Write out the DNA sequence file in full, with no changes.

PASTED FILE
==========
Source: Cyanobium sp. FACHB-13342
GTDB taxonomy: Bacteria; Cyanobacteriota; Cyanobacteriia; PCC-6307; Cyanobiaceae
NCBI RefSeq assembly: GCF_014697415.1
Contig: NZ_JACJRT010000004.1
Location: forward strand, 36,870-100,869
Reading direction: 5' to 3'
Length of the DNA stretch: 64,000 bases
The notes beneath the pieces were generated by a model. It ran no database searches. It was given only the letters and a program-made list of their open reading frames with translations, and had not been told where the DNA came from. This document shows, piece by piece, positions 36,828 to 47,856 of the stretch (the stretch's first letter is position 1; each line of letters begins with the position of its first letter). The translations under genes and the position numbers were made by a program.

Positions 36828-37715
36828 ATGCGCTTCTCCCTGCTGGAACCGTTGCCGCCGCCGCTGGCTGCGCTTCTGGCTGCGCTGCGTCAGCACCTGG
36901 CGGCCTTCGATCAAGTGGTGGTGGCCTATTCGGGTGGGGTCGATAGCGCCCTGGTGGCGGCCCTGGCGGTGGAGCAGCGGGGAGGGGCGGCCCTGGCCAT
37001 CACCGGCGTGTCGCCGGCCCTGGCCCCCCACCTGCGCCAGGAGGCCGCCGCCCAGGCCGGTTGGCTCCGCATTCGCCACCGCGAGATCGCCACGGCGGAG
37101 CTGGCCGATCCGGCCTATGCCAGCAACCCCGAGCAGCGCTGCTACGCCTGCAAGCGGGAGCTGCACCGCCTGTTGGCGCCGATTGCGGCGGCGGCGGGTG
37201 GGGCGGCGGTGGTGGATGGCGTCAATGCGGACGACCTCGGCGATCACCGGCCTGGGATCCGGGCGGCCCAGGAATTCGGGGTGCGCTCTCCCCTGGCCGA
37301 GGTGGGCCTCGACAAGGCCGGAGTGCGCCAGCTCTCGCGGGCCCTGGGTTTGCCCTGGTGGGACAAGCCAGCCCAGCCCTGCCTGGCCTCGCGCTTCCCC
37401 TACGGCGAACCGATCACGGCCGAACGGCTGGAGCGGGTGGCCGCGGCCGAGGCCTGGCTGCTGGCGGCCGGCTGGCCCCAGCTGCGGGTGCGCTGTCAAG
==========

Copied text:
Source: Cyanobium sp. FACHB-13342
GTDB taxonomy: Bacteria; Cyanobacteriota; Cyanobacteriia; PCC-6307; Cyanobiaceae
NCBI RefSeq assembly: GCF_014697415.1
Contig: NZ_JACJRT010000004.1
Location: forward strand, 36,870-100,869
Reading direction: 5' to 3'
Length of the DNA stretch: 64,000 bases
The notes beneath the pieces were generated by a model. It ran no database searches. It was given only the letters and a program-made list of their open reading frames with translations, and had not been told where the DNA came from. This document shows, piece by piece, positions 36,828 to 47,856 of the stretch (the stretch's first letter is position 1; each line of letters begins with the position of its first letter). The translations under genes and the position numbers were made by a program.

Positions 36828-37715
36828 ATGCGCTTCTCCCTGCTGGAACCGTTGCCGCCGCCGCTGGCTGCGCTTCTGGCTGCGCTGCGTCAGCACCTGG
36901 CGGCCTTCGATCAAGTGGTGGTGGCCTATTCGGGTGGGGTCGATAGCGCCCTGGTGGCGGCCCTGGCGGTGGAGCAGCGGGGAGGGGCGGCCCTGGCCAT
37001 CACCGGCGTGTCGCCGGCCCTGGCCCCCCACCTGCGCCAGGAGGCCGCCGCCCAGGCCGGTTGGCTCCGCATTCGCCACCGCGAGATCGCCACGGCGGAG
37101 CTGGCCGATCCGGCCTATGCCAGCAACCCCGAGCAGCGCTGCTACGCCTGCAAGCGGGAGCTGCACCGCCTGTTGGCGCCGATTGCGGCGGCGGCGGGTG
37201 GGGCGGCGGTGGTGGATGGCGTCAATGCGGACGACCTCGGCGATCACCGGCCTGGGATCCGGGCGGCCCAGGAATTCGGGGTGCGCTCTCCCCTGGCCGA
37301 GGTGGGCCTCGACAAGGCCGGAGTGCGCCAGCTCTCGCGGGCCCTGGGTTTGCCCTGGTGGGACAAGCCAGCCCAGCCCTGCCTGGCCTCGCGCTTCCCC
37401 TACGGCGAACCGATCACGGCCGAACGGCTGGAGCGGGTGGCCGCGGCCGAGGCCTGGCTGCTGGCGGCCGGCTGGCCCCAGCTGCGGGTGCGCTGTCAAG